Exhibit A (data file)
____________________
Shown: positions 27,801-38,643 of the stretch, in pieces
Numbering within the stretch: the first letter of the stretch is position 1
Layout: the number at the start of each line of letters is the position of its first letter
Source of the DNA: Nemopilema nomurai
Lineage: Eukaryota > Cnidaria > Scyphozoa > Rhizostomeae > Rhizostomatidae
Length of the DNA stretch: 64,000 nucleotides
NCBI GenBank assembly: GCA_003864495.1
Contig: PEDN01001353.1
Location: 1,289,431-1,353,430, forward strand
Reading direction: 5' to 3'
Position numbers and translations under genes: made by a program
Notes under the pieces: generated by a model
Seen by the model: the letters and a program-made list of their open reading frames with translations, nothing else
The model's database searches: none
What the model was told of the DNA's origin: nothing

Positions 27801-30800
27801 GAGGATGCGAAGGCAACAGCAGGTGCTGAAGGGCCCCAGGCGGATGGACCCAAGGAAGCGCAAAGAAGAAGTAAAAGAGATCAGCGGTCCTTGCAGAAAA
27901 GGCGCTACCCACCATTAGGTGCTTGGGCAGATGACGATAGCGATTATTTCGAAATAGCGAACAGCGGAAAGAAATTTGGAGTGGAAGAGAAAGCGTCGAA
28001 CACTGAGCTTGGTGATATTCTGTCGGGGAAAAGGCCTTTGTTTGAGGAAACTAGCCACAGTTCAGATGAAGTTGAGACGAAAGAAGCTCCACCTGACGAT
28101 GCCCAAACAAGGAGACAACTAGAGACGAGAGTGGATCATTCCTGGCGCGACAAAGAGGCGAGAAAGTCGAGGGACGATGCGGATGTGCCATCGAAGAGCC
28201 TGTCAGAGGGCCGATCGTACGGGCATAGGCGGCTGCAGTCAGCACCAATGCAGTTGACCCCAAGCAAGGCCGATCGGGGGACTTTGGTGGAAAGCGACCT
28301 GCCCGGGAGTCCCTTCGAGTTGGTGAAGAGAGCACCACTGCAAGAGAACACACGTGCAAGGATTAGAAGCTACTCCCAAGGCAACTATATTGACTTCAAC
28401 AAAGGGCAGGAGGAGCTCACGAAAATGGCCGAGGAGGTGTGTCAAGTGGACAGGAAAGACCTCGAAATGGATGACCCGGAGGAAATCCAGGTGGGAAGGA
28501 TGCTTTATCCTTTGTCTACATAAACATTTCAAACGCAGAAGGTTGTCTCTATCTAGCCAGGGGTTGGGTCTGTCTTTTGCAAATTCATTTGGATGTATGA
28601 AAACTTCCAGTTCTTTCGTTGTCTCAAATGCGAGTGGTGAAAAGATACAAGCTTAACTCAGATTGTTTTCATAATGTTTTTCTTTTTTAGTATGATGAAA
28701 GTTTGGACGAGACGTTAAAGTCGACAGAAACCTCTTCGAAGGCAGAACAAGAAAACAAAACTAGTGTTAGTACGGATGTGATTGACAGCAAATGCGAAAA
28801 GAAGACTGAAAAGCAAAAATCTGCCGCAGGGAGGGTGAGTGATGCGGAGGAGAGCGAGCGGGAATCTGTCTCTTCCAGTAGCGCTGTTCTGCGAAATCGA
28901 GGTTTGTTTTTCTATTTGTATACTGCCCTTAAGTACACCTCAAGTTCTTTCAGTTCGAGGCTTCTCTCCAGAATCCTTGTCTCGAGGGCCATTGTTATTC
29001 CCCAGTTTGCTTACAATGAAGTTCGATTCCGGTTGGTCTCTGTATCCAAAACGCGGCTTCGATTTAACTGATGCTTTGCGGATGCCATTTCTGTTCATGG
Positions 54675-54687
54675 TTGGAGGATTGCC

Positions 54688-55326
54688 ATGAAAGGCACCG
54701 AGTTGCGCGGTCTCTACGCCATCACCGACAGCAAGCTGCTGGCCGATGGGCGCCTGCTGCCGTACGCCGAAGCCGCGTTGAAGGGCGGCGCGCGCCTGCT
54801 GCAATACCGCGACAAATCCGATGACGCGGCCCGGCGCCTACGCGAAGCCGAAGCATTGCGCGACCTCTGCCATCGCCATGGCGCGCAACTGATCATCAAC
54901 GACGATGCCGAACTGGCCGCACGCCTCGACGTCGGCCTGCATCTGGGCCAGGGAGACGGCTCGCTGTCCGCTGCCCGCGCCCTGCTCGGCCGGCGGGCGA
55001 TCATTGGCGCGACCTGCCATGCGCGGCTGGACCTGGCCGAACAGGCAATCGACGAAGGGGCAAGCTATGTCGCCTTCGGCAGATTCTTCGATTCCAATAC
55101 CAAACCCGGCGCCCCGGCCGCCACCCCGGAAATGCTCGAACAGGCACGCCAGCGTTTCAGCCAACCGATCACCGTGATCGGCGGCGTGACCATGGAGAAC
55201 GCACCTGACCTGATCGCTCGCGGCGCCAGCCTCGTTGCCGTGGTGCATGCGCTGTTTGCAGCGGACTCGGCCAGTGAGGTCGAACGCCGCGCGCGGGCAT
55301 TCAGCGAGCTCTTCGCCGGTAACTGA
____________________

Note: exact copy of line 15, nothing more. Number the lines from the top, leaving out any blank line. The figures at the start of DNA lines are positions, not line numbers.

What the model was told of the DNA's origin: nothing